When a marriage ends, many legal issues may arise in regard to the former couple’s rights and obligations towards one another and any property they may have accumulated. In situations where children are involved, additional issues regarding the way in which the parents must fulfill their obligations to support their children financially may come up too. Under Illinois law, parents have the legal obligation to provide for the reasonable and necessary educational, emotional, physical, and mental health needs of their children. As a result, Illinois courts are authorized to require that parents pay child support to ensure that these needs are met. While courts have general guidelines in determining how much child support to award, the assistance of an experienced Illinois family law attorney can help those who are involved in child support disputes obtain more favorable results.
Child Support Determination Factors
Generally speaking, the noncustodial parent will pay child support to the parent who has custody of the child or children. The child support provision of the Illinois Marriage and Dissolution of Marriage Act (IMDMA) provides courts with a simple calculation in determining the minimum amount of child support to award in a given case. The amount is based on a percentage of the noncustodial parent’s net monthly income, as well as the number of children who require support. For example, the following number of children dictate the percentage of net income required to be paid by the noncustodial parent:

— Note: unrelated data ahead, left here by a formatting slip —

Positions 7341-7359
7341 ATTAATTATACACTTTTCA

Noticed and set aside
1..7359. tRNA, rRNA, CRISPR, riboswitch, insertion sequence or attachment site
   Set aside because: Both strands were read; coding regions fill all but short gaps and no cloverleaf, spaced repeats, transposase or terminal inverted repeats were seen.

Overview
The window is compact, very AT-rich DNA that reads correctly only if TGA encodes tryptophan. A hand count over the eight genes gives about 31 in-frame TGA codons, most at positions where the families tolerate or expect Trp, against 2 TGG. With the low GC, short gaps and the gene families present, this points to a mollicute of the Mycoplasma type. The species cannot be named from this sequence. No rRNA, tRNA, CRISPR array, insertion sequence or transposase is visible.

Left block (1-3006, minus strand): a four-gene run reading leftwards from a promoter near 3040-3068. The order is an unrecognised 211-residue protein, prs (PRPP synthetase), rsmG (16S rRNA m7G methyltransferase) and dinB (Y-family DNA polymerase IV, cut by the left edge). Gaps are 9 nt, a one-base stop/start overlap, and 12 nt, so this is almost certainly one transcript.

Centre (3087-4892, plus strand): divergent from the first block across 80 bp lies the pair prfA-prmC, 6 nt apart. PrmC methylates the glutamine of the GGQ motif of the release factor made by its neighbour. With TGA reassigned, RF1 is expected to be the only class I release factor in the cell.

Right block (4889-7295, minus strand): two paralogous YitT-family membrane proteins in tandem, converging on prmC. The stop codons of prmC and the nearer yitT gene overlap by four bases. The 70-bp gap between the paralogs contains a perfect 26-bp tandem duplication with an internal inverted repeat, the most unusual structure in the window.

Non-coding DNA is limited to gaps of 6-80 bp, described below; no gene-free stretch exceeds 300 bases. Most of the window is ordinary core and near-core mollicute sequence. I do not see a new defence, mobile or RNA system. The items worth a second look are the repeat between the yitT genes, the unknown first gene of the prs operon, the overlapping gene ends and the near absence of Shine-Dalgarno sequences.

- One child – 20 percent of net income
- Two children – 28 percent of net income
- Three children – 32 percent of net income
- Four children – 40 percent of net income
- Five children – 45 percent of net income
- Six or more children – 50 percent of net income
While these guidelines may seem straightforward, in reality courts have wide discretion in determining how much child support to award in each individual case. The law allows the courts to deviate from these presumed amounts after considering the “best interests of the child in light of the evidence” based on the relevant factors. While the factors the court may consider are not specified in the statute, some examples include:
- The financial needs of the child;
- The financial resources and needs of the custodial parent;
- The standard of living the child would have had if his or her parents had remained married; and
- The specific physical, mental, and emotional needs of the child.
In addition to the above, a court may order one or both parents to contribute to certain additional expenses, such as health needs, child care, education, and extracurricular activities.
Contact an Illinois Family Law Attorney Today
In light of all the additional information a court may consider in determining how much child support is appropriate in a given situation, it is essential that each parent present the evidence supporting their position in the strongest light possible. Child support payments can be of a significant amount, and may have a substantial impact on a parent’s financial situation as well as a child’s well-being. As a result, anyone involved in a child support dispute should discuss their case with attorney as soon as possible. To schedule a free consultation a lawyer, call Kathryn L. Harry & Associates, P.C. at (877) 889-4515.